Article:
Monday, January 17, 2022

            The name Gideon means “hewer” or “the one who cuts down.” He was one of the judges chosen by God to deliver Israel when the people fell into the hands of an outside, invading foe. We should also note that the “invading foe” was the result of Israel’s sinfulness against God. The Lord would raise up an invading party to bring punishment to Israel so the nation would repent and call out to Him once again. There is a stirring story from Gideon’s life in Judges 7. Just before leading Israel into battle against the Midianites, God told Gideon that He had too many men willing to fight. Judges 7:2 reads, “You have too many men for me to deliver Midian into their hands. In order that Israel may not boast against me that her own strength has saved her, announce now to the people, ‘Anyone who trembles with fear may turn back and leave Mount Gilead.’” God knew that a large army would lead to Israel thinking they had saved themselves and that their power alone was overwhelming against Midian. Simply, the people would see their might and power and not His. This order in Judges 7:2 resulted in Gideon’s army shrinking form 22,000 men to 10,000.

              Yet still, too many men were in the army. God gave Gideon further orders to reduce the size of the army in Judges 7:4-8. At last, God had winnowed the army to a total of 300 men. Frankly, that was 300 more men than God “needed.” God had no need of anyone to defeat Midian but He graciously chose to work through Gideon, and this simplified army, so the people would both see and know His glory. The end of the story is God defeated Midian and freed Israel from the clutches of this opposing power. The lesson for us is to see the sufficiency of God. God was able and is always able to do as He chooses. That reality was true in Gideon’s day and remains true on a snowy Monday morning in January. God calls us to trust Him, to believe Him and to take Him at His word. Repentance is coming back to the Lord in the places and ways where we have denied Him, disobeyed Him or deserted Him. Repentance is believing once again that God can do as He wills and pleases in our lives and times and making life choices based on that reality. Gideon never robbed God of His glory or tried to take the credit for the victory in battle. The battle was the Lord’s and the victory was His. In life today, we would do well to imitate Gideon. We should endeavor to see that the battles we fight are His to fight and the victories we enjoy are victories that He has delivered to us. Life is always about seeing less of ourselves and more of Him. And life is about trusting more to Him and less to our hands and ways.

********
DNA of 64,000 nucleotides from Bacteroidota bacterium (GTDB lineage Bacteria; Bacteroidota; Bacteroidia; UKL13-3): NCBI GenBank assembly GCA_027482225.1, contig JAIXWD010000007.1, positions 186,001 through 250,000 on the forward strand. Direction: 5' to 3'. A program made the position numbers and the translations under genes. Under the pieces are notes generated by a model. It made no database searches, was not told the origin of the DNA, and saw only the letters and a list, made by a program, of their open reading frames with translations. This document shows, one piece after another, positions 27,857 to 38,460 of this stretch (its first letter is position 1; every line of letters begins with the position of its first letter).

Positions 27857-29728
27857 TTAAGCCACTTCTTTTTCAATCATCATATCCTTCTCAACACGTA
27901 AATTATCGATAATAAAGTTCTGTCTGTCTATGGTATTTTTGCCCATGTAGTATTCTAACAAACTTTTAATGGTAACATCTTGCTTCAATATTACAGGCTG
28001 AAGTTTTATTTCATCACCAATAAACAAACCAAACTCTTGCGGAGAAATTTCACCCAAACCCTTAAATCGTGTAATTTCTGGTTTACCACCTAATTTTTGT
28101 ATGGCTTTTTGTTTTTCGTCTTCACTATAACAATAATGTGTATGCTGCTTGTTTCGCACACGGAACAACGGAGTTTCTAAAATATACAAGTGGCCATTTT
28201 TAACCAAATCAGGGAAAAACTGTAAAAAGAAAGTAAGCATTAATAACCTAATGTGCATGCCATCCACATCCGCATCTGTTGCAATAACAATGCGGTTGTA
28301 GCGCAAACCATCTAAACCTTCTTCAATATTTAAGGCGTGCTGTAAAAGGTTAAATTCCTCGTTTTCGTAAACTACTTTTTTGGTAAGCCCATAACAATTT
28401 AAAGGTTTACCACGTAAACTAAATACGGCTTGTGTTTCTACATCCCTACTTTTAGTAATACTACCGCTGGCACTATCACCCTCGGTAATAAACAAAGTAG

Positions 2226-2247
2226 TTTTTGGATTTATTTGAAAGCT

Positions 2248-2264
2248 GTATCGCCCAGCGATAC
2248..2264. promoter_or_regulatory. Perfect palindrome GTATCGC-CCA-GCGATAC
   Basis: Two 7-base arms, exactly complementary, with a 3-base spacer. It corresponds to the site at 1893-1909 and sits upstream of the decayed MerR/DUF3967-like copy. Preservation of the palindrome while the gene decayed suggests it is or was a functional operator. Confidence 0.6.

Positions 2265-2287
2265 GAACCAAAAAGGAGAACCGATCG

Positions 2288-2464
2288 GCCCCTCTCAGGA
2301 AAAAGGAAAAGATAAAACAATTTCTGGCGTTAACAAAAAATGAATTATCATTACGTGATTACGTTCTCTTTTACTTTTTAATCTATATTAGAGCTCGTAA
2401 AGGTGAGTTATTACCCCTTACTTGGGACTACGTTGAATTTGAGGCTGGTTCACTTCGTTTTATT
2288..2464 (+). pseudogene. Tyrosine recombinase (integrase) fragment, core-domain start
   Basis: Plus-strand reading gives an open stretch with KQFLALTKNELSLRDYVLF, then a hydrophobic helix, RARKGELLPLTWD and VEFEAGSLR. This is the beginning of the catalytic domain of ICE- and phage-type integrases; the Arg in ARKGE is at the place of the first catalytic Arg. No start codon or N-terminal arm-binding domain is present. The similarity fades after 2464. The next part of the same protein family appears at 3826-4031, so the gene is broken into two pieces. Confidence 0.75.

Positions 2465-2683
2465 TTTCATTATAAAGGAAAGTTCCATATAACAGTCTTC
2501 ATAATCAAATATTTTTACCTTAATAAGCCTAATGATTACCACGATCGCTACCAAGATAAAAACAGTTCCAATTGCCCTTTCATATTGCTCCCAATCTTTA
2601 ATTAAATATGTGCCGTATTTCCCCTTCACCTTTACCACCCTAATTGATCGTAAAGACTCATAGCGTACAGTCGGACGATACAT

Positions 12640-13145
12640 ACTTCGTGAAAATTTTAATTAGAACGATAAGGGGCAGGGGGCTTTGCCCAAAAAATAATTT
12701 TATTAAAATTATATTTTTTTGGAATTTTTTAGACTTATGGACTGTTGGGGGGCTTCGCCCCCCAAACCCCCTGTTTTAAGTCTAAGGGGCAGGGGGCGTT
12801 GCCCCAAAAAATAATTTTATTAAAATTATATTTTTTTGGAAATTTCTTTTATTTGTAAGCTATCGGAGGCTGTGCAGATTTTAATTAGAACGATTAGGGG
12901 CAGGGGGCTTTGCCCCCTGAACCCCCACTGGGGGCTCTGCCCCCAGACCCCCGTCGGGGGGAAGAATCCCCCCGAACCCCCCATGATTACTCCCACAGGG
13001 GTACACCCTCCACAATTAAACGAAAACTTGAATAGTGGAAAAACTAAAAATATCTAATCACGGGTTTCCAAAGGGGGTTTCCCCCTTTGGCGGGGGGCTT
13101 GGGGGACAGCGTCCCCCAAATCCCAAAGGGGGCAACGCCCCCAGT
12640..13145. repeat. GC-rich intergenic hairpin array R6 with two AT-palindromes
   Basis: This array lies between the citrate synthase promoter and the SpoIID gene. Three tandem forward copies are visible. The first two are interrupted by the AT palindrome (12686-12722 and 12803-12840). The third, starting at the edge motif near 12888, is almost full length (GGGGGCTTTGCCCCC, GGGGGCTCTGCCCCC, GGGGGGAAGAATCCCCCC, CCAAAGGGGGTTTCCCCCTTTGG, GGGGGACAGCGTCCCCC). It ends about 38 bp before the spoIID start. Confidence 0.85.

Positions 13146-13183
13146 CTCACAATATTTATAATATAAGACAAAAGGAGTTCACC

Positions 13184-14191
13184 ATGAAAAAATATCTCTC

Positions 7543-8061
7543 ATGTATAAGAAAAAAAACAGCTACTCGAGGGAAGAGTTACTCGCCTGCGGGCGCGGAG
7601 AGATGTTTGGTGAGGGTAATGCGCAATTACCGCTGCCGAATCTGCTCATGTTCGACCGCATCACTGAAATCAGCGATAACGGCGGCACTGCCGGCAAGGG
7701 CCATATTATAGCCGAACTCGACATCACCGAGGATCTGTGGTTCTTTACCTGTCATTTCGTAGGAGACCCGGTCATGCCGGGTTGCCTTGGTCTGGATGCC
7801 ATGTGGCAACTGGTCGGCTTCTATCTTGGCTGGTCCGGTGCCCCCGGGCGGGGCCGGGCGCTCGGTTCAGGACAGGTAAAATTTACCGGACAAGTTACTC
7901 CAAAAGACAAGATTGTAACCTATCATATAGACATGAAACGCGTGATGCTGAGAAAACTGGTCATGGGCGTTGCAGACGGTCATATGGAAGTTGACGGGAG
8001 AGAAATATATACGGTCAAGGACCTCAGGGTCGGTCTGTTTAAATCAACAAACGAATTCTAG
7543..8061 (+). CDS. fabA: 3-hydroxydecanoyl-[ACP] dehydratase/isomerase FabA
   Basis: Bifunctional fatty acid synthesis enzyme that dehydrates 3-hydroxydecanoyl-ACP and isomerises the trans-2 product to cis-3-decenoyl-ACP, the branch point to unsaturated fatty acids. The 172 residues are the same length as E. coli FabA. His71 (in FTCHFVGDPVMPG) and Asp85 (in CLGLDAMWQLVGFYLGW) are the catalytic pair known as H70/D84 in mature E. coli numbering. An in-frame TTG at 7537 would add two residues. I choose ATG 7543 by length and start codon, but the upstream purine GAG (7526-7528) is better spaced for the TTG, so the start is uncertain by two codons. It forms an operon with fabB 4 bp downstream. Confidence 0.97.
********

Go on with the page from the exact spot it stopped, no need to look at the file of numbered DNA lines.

When the people tried to make Gideon their new king, he said to them, “The LORD will rule over you” (Judges 8:24). Maybe today you would say the same thing to some of the battles and trials that you face in life. “The LORD will rule over you” is a statement of faith and an act of faith. You are assigning the trial to the Lord for Him to address and manage. Numbers 23:19 says, “But God is not a man, so He does not lie. He is not human, so He does not change His mind. Has He ever spoken and failed to act? Has He ever promised and not carried it through?” You may want to build a fortress of Bible promises and verses that you can go to in times of challenge or crisis. These verses can help you see His power and glory. God can prove to us the same lesson He proved to Gideon—our God is a warrior and able to deliver His people in His ways for His glory. On this day that remembers and honors Dr. Martin Luther King, Jr. we end with his words. “If you can’t fly then run, if you can’t run then walk, if you can’t walk then crawl, but whatever you do you have to keep moving forward.” Have a wonderful Monday!

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